BZTAT

 

Okey gives back – helping out the Greentown cats

Okey white cat drawing
Drawing by Artist BZTAT

It is widely known that Okey, the cat who inspired this blog and the entire Okey’s Promise project, was rescued from a parking lot in downtown Canton, OH. Less known is that the actual rescue took days and was a very delicate process.

I have taken in stray cats many times in my life, but they always found their way to me, so taking them in was easy. Not so with Okey. She was scared and had obviously had bad experiences with humans. My first attempt to grab her left me with numerous scratches and with her becoming doubly wary of me.

I knew I needed help. So I called my friend Jill who runs a small animal rescue Cripple Creek Ferals & Friends. Jill provided me with a live trap and coached me through the process of earning Okey’s trust. It took a few days, but I finally found her in the trap, and brought her inside for a gradual integration with my other cats.

Now, we are a happy family! Okey has become pals with the other cats and has really made our lives very full. She still is timid and skittish at times, showing her continued fear of humans, but when things are on her terms, she is very loving. We are very grateful to Jill for helping make our family complete.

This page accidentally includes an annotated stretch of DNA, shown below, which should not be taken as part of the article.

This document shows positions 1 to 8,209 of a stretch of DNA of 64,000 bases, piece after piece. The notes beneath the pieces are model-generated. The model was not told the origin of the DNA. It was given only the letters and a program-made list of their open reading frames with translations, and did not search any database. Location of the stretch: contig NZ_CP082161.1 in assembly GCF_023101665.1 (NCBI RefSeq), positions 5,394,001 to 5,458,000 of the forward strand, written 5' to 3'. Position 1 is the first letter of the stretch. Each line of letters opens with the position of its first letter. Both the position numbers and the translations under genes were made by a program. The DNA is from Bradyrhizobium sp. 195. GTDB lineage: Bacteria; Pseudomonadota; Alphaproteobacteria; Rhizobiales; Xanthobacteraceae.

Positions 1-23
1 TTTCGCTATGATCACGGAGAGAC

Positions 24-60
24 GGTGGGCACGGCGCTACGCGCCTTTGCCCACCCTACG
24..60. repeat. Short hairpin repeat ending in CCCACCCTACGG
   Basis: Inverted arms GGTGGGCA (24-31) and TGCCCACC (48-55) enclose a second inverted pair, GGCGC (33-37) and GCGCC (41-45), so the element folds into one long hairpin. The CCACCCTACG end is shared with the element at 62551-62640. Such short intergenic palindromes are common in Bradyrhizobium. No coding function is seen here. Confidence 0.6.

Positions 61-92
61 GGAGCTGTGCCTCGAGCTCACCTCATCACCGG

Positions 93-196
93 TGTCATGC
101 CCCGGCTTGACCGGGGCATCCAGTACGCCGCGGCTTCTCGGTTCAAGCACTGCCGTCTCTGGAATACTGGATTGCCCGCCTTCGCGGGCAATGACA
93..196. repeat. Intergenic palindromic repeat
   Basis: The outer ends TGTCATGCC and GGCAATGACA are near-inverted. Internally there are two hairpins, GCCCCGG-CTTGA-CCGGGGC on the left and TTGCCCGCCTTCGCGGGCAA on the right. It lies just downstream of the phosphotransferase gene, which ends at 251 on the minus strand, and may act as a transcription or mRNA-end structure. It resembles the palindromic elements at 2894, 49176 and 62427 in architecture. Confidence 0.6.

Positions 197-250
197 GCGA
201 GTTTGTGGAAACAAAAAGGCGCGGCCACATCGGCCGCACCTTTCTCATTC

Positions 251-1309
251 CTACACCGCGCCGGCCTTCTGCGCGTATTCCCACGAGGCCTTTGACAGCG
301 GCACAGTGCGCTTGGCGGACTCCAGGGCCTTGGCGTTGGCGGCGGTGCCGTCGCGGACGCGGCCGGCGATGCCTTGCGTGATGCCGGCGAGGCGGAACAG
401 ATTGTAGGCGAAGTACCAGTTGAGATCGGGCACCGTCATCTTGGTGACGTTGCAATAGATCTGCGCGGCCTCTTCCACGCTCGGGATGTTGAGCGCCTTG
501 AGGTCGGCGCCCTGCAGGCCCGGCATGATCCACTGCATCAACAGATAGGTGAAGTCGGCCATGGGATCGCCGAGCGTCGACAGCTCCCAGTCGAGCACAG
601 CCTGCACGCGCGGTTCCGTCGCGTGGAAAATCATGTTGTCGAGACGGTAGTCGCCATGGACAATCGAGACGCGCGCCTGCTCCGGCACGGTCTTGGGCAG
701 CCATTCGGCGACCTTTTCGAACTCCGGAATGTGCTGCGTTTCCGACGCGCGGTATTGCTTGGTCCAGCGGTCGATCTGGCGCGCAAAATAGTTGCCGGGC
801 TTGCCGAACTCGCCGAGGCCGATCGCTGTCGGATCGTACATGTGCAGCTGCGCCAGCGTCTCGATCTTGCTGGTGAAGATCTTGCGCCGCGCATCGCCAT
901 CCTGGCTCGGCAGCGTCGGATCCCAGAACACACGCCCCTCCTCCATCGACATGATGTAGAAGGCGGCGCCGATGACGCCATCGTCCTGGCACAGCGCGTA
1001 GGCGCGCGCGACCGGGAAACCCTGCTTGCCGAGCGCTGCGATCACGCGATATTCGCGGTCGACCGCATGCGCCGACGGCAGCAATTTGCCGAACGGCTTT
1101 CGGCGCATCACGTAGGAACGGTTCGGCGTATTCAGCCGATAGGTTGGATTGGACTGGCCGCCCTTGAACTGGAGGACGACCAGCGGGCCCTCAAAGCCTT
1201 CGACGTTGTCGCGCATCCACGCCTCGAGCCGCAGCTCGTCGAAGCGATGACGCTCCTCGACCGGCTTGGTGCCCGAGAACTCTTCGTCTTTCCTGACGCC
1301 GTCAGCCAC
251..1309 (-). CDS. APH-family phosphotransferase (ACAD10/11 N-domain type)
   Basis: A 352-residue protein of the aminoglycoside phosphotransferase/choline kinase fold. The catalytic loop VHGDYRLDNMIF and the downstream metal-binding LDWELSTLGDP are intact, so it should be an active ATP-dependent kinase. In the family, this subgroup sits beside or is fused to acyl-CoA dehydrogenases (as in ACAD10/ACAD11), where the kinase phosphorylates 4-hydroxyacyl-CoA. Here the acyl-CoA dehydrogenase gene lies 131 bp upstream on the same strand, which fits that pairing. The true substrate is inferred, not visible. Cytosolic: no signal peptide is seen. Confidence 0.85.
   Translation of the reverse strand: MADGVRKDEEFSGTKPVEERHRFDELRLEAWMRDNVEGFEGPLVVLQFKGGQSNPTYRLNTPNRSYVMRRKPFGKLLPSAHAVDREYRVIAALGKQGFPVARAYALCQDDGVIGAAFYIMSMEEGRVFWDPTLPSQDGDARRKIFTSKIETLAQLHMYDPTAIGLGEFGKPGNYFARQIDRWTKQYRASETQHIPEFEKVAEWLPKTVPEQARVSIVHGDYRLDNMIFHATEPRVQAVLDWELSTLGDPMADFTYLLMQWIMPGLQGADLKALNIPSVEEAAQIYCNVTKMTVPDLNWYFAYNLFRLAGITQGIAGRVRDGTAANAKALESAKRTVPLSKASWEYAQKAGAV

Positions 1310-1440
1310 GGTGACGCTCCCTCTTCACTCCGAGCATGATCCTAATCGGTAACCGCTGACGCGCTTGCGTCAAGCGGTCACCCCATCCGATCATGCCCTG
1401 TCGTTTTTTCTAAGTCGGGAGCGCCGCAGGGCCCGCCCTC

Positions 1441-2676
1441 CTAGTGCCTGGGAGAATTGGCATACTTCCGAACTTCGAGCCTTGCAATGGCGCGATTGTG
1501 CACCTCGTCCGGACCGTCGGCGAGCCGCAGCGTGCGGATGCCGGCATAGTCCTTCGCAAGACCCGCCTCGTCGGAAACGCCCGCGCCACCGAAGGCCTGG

So we have decided to give back to Jill and Cripple Creek Ferals and Friends.

Jill is in the process of rescuing 2 large groups of  cats. The first group was at a home of a couple who simply lost control of their feline population and it grew out of control. Jill and other volunteers began the rescue at the request of family, and in the midst of the rescue, the house caught fire.

The woman was seriously injured in the fire. The man had already been placed in a nursing home and was no longer in the home. (Read local news about the fire and cat rescue.) It appears that the cats that were in the home survived by escaping into the garage that did not burn. Now Cripple Creek Ferals & Friends are tasked with managing, assessing, vetting and finding homes for all these cats. You can follow updates on the cats and learn adopting them at Cripple Creek’s Petfinder page.

I have done a small fundraiser by donating the proceeds of an art auction to Cripple Creek. I also asked my friend Caroline Golon from The Happy Litter Box if she could help getting some litter donated for the cats. Boy did she come through! Caroline contacted the great folks at The World’s Best Cat Litter, and they agreed to donate a month’s supply of litter for 25 cats!

But wait, there’s more!

After receiving some local press for her efforts to rescue the Greentown Cats, Jill was contacted by another person needing help with a completely different colony of feral cats. Jill has agreed to help trap these cats, get them spayed and neutered and then release them where they will be maintained by the woman who contacted her. Each cat’s vetting costs at least $45, so Cripple Creek Could really use some extra resources.

Cripple Creek Ferals & Friends is not a large rescue group, but they are top notch, and I have no doubt that they will find a way to give these cats the best. A Chip-in has been created by the wonderful NipClub folks, who will be featuring them as their charity for tonight’s weekly Twitter “pawty” to raise funds for animal rescue. I have added the Chip-in to the sidebar to the right.

I hope you will consider lending your support to Cripple Creek Ferals and Friends. Every little bit helps. Thanks!

BZTAT